January 1, 2014 will mark 20 years since The North American Free Trade Agreement (NAFTA) took effect on that day in 1994. The agreement was originally signed by US President H.W. Bush in December 1992, taking the place of the Canada-United States Free Trade Agreement after Mexico expressed interest in participating. NAFTA was passed by the US Congress and subsequently signed into action by US President Bill Clinton in December of 1993. The signing and putting into force of NAFTA by Canada, Mexico and the US created a trading trifecta that is now the largest in the world and set precedence for trade deals that have followed.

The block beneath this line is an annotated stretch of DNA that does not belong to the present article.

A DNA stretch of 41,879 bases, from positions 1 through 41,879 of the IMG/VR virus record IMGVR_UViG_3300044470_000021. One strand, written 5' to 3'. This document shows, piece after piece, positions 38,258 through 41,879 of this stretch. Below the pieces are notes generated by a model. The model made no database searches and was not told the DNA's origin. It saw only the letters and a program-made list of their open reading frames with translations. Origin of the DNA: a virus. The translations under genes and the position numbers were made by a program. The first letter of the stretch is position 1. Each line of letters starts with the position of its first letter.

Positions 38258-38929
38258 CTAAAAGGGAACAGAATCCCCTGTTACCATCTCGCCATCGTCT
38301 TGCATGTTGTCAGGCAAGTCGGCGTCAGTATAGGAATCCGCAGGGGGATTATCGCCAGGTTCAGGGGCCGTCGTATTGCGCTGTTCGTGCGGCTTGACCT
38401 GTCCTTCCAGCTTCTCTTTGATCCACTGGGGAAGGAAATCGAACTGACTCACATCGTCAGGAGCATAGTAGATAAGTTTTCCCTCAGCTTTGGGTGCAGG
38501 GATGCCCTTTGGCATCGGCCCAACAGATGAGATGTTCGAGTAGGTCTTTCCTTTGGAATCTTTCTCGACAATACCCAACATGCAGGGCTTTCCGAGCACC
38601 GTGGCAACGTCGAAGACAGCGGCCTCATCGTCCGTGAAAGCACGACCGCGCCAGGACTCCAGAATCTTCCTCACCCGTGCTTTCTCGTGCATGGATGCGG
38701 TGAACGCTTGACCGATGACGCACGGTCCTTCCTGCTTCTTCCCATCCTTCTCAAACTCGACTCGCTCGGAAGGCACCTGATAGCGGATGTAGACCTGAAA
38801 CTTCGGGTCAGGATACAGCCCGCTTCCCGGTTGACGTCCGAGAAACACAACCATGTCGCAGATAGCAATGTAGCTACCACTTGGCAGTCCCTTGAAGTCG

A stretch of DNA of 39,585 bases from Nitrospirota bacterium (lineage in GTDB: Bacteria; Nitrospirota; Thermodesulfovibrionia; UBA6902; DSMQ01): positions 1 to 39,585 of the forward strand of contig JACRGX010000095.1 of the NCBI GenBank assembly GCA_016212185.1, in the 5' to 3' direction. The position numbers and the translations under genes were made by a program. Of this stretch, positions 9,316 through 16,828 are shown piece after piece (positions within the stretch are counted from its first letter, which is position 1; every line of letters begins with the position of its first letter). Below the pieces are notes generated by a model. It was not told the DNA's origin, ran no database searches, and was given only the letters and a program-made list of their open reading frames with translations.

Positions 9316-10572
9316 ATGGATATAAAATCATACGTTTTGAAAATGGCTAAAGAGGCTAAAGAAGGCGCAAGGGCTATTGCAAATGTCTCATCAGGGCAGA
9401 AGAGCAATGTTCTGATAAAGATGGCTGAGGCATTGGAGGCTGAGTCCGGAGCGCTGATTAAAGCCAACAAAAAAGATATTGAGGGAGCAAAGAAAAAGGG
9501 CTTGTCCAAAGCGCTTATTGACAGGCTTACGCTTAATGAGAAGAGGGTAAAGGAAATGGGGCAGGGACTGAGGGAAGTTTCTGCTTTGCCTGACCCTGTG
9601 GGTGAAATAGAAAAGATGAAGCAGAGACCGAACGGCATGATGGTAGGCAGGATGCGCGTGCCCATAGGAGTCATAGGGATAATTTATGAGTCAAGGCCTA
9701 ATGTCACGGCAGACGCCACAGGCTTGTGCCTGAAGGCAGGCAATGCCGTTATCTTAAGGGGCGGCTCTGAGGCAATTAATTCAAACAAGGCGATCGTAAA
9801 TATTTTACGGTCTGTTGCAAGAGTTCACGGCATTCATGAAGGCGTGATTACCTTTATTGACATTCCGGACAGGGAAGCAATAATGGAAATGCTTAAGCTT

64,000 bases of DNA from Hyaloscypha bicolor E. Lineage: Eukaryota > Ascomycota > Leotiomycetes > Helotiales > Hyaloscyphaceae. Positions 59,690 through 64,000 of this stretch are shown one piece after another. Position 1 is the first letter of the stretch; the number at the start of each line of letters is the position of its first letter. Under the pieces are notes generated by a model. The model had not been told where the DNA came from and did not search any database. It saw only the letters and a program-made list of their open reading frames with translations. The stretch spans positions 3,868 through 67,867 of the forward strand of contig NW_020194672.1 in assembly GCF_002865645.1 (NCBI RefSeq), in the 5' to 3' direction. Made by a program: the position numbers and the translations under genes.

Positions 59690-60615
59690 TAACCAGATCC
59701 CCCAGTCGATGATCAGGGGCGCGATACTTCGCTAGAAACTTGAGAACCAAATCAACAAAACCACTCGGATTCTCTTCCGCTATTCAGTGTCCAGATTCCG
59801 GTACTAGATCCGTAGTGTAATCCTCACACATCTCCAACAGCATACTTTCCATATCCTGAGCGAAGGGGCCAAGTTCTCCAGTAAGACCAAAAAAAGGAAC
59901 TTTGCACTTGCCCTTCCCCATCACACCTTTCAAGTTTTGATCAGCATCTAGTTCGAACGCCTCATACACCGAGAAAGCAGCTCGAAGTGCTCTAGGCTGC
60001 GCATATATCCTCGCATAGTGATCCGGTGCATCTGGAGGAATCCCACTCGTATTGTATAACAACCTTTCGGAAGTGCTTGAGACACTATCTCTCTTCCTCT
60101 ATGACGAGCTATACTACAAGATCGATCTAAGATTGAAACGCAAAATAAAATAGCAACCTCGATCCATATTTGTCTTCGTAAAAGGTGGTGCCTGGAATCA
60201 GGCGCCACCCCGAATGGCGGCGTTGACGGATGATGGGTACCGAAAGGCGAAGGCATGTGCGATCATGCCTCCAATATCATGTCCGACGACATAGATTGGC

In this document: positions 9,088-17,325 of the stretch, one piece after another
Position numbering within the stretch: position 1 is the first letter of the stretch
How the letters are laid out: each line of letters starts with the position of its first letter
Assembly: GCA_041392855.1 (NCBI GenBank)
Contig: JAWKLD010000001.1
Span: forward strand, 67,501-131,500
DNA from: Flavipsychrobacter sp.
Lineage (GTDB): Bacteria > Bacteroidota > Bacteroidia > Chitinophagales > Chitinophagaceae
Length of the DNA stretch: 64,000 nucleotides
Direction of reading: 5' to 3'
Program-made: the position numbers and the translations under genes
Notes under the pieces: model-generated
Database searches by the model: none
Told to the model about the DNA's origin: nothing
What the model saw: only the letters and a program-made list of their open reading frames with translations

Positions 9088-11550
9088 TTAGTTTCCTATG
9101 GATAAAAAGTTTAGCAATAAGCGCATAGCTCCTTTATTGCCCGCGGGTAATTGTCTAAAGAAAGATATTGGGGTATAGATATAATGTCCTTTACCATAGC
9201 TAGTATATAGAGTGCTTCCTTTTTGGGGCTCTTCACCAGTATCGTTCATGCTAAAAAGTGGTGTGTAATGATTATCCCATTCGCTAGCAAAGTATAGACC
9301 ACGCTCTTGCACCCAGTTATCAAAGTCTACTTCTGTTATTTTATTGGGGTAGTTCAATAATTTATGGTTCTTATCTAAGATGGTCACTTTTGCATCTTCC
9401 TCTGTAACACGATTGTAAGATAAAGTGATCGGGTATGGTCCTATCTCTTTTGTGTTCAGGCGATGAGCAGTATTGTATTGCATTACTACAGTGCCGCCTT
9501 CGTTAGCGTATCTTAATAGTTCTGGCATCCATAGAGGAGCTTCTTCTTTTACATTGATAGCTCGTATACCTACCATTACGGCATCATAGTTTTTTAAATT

While the US and Canada had an existing trade relationship, the inclusion of Mexico proved beneficial for all involved, strengthening trade with the newly added nation. Since NAFTA took effect, Agri-View states that Mexico grew to become the second largest market for U.S. corn, the top market for U.S. sorghum and the premier market for distiller’s dried grains with solubles (DDGS).
According to the latest figures available, NAFTA’s signatory nations’ trade increased from $297 billion in 1993 to $1.6 trillion in 2009.
See the full article from Agri-View on NAFTA’s 20th year here.